A handful of California Republicans vying to face Sen. Barbara Boxer (D) in 2004 will get an early informal test in June as moderate Golden State GOP officials hold their annual gathering north of Santa Barbara.
As has been the case for the past four years, centrist Republicans will meet the weekend of June 13-14 at the ranch of former state Assemblyman Brooks Firestone to plot strategy and vet potential candidates.
Organizers of this year’s event have invited five possible Senate hopefuls to speak — Rep. Doug Ose, Rep. George Radanovich, U.S. Treasurer Rosario Marin, ex-Gov. Pete Wilson and U.S. Small Business Administration official Toni Casey. Their speeches will be followed by a straw poll to gauge the reaction of attendees.
Firestone said that the straw poll “is an early indication of support,” though he allowed that the poll is informal and thus “not very important” in the long term.
What is important to Firestone and many other California Republicans is the nomination of a candidate to face Boxer who hails from the moderate wing of the party. “It is absolutely crucial,” Firestone said. “It is the mainstream of California.”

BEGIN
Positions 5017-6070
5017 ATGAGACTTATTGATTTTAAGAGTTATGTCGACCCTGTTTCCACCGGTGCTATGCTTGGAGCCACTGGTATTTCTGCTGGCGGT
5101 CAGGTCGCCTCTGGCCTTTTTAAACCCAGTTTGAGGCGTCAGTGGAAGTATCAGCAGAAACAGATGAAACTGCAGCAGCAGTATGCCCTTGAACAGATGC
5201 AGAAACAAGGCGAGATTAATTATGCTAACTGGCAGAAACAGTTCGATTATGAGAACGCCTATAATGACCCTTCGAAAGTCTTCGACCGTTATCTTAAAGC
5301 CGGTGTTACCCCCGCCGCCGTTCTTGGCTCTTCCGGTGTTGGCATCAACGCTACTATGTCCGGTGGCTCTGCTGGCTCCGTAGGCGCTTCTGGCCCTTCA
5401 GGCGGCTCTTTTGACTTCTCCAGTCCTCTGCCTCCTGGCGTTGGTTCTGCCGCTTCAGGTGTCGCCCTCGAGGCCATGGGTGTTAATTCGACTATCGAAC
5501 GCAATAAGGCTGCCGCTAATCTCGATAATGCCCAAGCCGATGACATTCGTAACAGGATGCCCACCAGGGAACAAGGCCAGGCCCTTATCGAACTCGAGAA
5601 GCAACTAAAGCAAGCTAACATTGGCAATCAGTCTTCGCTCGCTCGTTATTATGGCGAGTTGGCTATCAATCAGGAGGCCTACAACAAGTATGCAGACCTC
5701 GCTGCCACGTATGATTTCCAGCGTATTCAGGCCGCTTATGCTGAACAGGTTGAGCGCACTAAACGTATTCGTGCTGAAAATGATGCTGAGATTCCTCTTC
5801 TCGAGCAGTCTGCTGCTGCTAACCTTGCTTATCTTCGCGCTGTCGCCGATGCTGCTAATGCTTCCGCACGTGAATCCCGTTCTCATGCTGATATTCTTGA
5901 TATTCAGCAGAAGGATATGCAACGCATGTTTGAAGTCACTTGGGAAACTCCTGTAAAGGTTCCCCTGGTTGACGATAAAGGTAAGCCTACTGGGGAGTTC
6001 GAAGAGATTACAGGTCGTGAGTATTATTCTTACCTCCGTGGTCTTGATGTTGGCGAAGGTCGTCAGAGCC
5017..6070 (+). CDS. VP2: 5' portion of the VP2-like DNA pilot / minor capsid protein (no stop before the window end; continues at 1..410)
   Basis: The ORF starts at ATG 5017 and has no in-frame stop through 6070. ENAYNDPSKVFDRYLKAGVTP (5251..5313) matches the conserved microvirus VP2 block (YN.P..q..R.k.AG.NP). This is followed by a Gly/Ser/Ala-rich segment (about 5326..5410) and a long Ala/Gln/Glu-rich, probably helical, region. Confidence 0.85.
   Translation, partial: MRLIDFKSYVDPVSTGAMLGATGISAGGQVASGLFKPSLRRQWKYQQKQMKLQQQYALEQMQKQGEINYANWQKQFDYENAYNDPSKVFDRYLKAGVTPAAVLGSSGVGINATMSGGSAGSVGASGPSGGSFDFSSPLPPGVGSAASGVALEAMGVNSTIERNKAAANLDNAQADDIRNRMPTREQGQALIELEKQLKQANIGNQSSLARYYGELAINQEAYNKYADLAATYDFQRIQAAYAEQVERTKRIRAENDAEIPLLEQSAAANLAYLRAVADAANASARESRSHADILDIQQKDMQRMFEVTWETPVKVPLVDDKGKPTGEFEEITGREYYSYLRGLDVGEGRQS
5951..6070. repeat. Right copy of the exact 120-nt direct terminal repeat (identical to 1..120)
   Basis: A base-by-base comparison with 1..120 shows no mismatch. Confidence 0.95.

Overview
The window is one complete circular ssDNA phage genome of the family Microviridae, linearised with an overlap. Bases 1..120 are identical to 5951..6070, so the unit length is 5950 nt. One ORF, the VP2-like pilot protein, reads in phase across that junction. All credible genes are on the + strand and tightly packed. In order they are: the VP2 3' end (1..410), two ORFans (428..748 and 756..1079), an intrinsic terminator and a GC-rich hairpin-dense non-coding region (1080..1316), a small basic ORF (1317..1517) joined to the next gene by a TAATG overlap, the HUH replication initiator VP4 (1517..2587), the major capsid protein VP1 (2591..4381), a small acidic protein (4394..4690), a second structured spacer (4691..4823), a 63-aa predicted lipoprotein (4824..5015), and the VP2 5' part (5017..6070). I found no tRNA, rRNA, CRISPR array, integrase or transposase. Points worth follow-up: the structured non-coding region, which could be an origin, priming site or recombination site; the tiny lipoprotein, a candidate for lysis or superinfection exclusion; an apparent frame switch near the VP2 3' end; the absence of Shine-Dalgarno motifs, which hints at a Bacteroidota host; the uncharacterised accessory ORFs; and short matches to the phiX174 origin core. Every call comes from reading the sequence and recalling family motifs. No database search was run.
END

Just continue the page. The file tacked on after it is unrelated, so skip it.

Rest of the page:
Ose and Radanovich have so far been the most aggressive Senate candidates, though Marin has recently stepped up her public appearances and has taken to criticizing California Gov. Gray Davis (D).
Casey is currently the head of intergovernmental affairs for the Small Business Administration. Before she was appointed to that post in 2002, she was mayor of Los Altos Hills, a town in Silicon Valley.
Wilson, who served in the Senate for eight years before holding the governorship from 1991 to 1999, has been mentioned in some Republican circles as ripe for a comeback. An independent poll released last week showed him trailing Boxer in a head-to-head matchup by just 3 points.
Despite that, most California GOP observers have said that they do not expect Wilson to run. The same is likely true of GOP Reps. Darrell Issa and Mary Bono as well as actor Arnold Schwarzenegger.
Firestone’s gathering last year came in the midst of a heated gubernatorial race during which conservative businessman Bill Simon (R) was unable to defeat Davis despite the incumbent’s low approval ratings. Many centrist Republicans have argued that the party should have nominated one of their own for that race and took the result as evidence that the 2004 Senate nominee must be a centrist.
In addition to the Senate straw poll, the June meeting will also feature speeches by Gerald Parksy, the financier who is President Bush’s closest ally in the state, as well as new state Republican Party Chairman Duf Sundheim.